Friday, 7 September 2012

The cloud forests of Monteverde - from above and below!

Gentle mists swirling through high canopies, the lush green stretching up into cloud cover and disappearing high above. Cutting through the white on a zip-line, and wobbling along suspended bridges at the tree-tops.

Monteverde was everything I’d imagined and then some.
Leaving the heat of San Jose behind, we’d headed north by bus, the temperature and humidity gradually dropping as we climbed to higher elevations and had our first peek at the vast forested areas. The town itself is calm and relaxing, filled with a mixture of chilled travellers who were staying longer than originally planned, seduced by the cool air and incredible surroundings (not to mention the best burritos I’ve ever had), and visitors on a tight schedule, squeezing in an adrenaline rush before moving on. We were part of the former group, realising very quickly after arrival that this was somewhere we wanted to spend some time.

The biggest draw, of course, is the wide array of extreme activities available in the area, and we were keen to take part – signing up the following morning for a combined day of suspended bridge walks and zip lining. There are a huge number of companies to choose from, each offering a different thrill. Some boast the fastest lines, others the highest. Some have many more zip lines included, others a Tarzan swing or Superman ride. Although the latter sounded tempting, I prefer speed and height, so we finally settled on a package that included 15 zip-lines reaching speeds of 65kph, one of which was the longest in the area. As we hopped on the bus to the centre, the heavy cloud cover seemed a little darker than the previous day, and by the time we arrived the seal had broken and the rain began in earnest. Although we were initially worried that it would ruin the experience, the rain coaxed the canopy into vibrant greens as we slipped along the hanging bridges, trying to keep our balance as the wind shook. Our guide pointed out the different properties of plants as we went, including a little tasting session, and by the time we returned to the centre we were wet but relaxed.

After a short break to dry off, it was time to climb into harnesses and start the second part of the adventure. The wind had really picked up by now, and the long, high climb up the first scaffolding was tough going. Emerging into the open far above the trees, we could see nothing. The cloud swirled thick around us, and as I was pushed off, the line disappeared and I was surrounded by grey. Far from being a disappointment, it was incredible to be suspended without seeing anything, zooming through the mist. Without the ability to judge distance, I didn’t know where to begin slowing down, and came to an abrupt stop as the platform rose out of no-where.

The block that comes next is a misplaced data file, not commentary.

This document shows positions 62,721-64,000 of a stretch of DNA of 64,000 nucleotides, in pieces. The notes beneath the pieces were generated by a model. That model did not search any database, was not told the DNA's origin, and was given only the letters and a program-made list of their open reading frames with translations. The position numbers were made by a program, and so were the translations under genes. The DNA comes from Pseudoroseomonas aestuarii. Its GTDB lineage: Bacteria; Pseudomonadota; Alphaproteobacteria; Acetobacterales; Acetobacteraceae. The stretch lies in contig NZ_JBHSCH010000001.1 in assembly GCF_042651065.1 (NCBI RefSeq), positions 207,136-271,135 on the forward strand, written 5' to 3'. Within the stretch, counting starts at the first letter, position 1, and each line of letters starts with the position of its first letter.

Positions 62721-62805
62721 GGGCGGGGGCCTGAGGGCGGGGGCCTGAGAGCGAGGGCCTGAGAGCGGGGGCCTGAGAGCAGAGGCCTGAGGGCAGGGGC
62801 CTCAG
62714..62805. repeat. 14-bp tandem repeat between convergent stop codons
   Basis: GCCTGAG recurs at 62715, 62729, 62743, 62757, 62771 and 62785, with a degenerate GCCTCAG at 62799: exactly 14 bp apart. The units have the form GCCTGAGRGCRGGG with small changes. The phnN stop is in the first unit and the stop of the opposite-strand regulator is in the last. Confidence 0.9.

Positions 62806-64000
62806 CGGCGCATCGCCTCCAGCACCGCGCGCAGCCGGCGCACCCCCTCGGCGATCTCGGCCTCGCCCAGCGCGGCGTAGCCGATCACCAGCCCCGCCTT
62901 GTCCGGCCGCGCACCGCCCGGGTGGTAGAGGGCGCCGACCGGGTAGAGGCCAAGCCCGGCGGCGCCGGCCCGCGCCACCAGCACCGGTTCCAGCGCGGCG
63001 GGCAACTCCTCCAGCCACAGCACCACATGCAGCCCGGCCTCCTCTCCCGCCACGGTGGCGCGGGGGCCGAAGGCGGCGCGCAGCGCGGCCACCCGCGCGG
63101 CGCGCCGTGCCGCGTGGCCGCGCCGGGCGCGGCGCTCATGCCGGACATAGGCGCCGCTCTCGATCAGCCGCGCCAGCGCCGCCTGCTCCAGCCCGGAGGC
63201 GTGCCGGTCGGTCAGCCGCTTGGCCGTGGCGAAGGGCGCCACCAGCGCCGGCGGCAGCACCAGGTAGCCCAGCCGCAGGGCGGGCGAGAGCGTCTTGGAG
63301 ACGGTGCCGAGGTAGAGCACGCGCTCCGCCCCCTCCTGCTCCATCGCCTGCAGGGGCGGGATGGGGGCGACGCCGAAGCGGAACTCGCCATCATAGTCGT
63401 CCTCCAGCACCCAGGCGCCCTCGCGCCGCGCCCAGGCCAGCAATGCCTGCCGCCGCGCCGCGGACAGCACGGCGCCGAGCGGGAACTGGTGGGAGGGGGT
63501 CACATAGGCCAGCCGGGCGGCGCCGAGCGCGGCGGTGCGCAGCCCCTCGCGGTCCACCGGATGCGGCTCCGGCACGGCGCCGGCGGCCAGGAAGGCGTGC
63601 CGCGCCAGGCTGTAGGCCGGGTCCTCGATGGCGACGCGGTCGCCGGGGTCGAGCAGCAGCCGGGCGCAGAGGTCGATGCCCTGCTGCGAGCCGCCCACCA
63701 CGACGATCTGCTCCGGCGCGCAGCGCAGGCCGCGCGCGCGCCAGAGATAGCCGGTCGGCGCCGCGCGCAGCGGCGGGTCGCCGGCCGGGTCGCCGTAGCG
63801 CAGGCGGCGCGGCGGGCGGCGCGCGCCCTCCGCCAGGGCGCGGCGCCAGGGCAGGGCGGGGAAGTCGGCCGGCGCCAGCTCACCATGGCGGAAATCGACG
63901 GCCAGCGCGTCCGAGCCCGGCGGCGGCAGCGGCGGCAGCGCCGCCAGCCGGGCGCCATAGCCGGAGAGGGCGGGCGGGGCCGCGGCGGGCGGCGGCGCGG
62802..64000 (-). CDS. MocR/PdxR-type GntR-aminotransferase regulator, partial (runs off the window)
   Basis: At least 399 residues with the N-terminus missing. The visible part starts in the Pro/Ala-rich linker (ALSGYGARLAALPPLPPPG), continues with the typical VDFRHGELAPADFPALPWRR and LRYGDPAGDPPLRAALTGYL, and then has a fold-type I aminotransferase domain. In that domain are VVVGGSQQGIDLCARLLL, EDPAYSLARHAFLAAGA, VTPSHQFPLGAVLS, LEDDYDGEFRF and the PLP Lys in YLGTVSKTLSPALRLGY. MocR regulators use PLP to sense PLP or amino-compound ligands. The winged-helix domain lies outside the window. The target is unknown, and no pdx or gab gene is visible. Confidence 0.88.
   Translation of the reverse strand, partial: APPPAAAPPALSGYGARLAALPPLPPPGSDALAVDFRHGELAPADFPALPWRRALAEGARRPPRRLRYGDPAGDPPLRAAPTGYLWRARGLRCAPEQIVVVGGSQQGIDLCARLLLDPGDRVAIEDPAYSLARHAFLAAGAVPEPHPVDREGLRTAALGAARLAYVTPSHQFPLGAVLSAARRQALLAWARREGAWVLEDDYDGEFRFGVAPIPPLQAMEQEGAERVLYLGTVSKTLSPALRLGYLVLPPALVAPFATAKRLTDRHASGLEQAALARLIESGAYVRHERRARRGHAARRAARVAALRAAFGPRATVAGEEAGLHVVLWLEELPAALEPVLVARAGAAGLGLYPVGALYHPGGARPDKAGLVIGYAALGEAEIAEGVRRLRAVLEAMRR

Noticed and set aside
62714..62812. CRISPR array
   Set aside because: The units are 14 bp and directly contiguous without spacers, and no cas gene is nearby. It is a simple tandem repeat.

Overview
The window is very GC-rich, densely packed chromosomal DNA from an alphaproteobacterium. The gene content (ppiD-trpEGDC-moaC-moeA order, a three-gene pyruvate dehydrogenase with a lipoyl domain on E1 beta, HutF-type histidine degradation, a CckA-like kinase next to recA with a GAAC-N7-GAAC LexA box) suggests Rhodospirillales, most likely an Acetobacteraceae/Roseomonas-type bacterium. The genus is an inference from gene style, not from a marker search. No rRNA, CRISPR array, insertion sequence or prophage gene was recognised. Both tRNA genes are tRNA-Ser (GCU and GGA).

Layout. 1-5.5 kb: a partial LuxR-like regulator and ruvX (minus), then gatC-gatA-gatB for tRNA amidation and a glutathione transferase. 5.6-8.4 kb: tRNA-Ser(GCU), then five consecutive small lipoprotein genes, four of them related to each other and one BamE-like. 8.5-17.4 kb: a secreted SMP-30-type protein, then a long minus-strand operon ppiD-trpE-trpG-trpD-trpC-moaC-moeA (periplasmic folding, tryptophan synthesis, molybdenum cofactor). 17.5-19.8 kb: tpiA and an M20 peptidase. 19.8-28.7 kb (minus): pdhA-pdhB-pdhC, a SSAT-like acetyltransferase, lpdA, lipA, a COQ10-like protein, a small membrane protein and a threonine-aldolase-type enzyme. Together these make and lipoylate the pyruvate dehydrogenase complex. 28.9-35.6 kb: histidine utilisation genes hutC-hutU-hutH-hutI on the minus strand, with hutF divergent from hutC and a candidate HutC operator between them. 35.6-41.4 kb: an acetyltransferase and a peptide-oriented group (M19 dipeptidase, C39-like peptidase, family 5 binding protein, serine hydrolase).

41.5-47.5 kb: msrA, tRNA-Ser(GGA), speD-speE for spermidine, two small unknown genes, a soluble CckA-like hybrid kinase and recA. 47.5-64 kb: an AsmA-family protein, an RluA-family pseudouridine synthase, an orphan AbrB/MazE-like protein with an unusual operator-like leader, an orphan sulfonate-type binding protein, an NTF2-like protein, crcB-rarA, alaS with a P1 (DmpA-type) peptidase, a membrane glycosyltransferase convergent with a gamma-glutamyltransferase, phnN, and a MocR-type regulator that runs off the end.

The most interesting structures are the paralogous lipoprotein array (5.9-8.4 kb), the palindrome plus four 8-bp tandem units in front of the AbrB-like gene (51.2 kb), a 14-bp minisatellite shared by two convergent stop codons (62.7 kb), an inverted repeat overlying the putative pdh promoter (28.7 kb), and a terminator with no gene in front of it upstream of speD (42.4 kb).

A few lines later, and the unrelenting wind finally did its job, sweeping the cloud away and allowing us to have the experience we’d imagined – zooming through the canopy, looking down into the thick foliage from high, high above and feeling on top of the world. The speed and length of the lines just added to the exhilaration, and I was devastated when we reached our final go. Although I’d been zip-lining previously, nothing could compare to this.

The following day we were ready for some hiking, and signed up for a guided nature tour through one of the more recent park acquisitions. Although most people come to Monteverde for adventure (including ourselves), I would whole-heartedly recommend staying longer to hike through the forest. We’d barely been introduced to our incredible guide before he was spying toucans through his scope, and passionately sharing his knowledge of the local birds. We climbed high along the path, flashes of reds, brilliant blues and green passing overhead and settling on branches to reveal themselves as beautiful birds. Moving on further into a clearing, we were faced with two sights – a view stretching out to the ocean, a soft hazy blue, and trees surrounded by hummingbirds of all colours and sizes, occasionally breaking away to whisk past our heads like bats in a cave.

Back in the forest, we came across a troop of my favourites – monkeys, watching them play and leap over our heads between trees as our guide spoke at length about the plants, trees and animals. Four hours passed quickly, and still only lunchtime, we stopped off for a bite to eat and made our own way back to town, a steep downhill walk that presented us with great views of the area and some amazing cake from a local bakery.
One final day exploring town itself (and indulging in delicious local ice-cream), a night hike during which we spotted our first sleeping sloth, raccoons and a rather large viper, and it was unfortunately time to catch another bus back south.


No comments:

Post a Comment